By now I'm sensing a few furrowed brows. Am I suggesting we all just give up and go home? No, I want to end the dominance of Big Clubs™. Let's fix modern football. And by "fix" I mean "mend" rather than conspire to rig it in favour of certain teams. That's pretty much the problem as it stands now anyway.

For you see, there is a cancer at the rotten core of European football. An environment has developed in which an elite cabal of teams have, with UEFA's blessing, carved up the modern game for their own ends. Money, players, sponsors, success - they all flow firstly to this small group of clubs, and then trickle down to the rest of us.

The Champions League - a misnomer right up there with the People's Game - was the seismic shock that changed the game irrevocably. Suddenly, those elite teams who already ruled Europe due to their huge fanbases and commercial advantages, were now being subsidised by UEFA. With every passing season, and every £30m cheque from the continental governing body, those teams separated themselves yet further from the rest of us.

The prize money for simply being big enough to qualify for the Champions League then became the guarantee that ensured that qualification forever more. It was a beautifully circular arrangement, supplemented nicely when the UEFA Cup was reconstituted into the Europa League, a competition so arduous and difficult to win that it rendered those clubs on the cusp of the Champions League unable to take the extra step up to the Promised Land. There were lots of near misses, and many a team has nearly destroyed themselves in the pursuit of such riches. But the elite have largely survived, with another large cheque arriving each summer to allow them to buy those players from any teams genuinely threatening the arrangement.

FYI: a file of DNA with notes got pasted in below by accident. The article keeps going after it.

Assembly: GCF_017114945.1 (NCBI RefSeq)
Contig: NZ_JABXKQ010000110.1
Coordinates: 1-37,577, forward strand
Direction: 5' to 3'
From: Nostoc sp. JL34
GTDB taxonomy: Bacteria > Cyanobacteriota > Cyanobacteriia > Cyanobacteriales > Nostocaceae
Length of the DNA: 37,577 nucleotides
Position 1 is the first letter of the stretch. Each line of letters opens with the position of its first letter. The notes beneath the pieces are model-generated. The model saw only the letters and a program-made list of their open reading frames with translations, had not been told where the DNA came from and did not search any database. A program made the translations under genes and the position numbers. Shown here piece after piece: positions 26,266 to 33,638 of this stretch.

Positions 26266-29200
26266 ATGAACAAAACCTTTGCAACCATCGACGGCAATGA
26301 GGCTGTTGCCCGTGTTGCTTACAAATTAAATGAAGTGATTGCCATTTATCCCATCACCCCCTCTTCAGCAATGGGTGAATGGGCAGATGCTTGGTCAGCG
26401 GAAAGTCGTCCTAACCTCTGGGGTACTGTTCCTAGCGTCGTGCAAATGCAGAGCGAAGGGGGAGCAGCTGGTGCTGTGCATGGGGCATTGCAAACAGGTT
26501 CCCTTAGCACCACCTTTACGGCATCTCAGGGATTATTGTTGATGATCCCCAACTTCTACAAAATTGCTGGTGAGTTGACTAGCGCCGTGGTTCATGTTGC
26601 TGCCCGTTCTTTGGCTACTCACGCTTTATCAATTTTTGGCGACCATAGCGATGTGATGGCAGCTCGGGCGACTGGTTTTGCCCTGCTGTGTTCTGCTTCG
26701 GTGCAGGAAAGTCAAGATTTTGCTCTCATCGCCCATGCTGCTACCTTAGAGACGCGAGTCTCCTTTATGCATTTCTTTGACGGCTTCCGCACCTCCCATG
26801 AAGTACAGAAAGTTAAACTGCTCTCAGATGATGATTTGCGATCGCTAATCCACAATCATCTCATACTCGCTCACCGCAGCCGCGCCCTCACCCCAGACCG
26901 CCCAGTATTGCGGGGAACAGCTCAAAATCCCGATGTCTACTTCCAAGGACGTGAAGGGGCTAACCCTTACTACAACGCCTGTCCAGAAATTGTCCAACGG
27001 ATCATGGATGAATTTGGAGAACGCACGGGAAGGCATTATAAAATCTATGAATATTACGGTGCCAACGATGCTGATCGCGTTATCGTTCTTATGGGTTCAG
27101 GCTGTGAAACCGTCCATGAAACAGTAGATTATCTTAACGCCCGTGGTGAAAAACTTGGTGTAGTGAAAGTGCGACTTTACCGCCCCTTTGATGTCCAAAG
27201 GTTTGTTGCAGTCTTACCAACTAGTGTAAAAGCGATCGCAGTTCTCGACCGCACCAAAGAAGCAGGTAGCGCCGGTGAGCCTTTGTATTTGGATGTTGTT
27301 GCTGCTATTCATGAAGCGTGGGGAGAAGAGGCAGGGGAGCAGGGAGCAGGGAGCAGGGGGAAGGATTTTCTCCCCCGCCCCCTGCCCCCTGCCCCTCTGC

And when the likes of Manchester City and PSG arrived, with oil revenues dripping from their pockets, the Financial Fair Play rules were drawn up to try and enshrine the principle that the only allowable way to be good was to be rich, and the only allowable way to be rich was to always have been rich.

What a bunch of charlatans.

What, I wonder, were we thinking when we let that happen?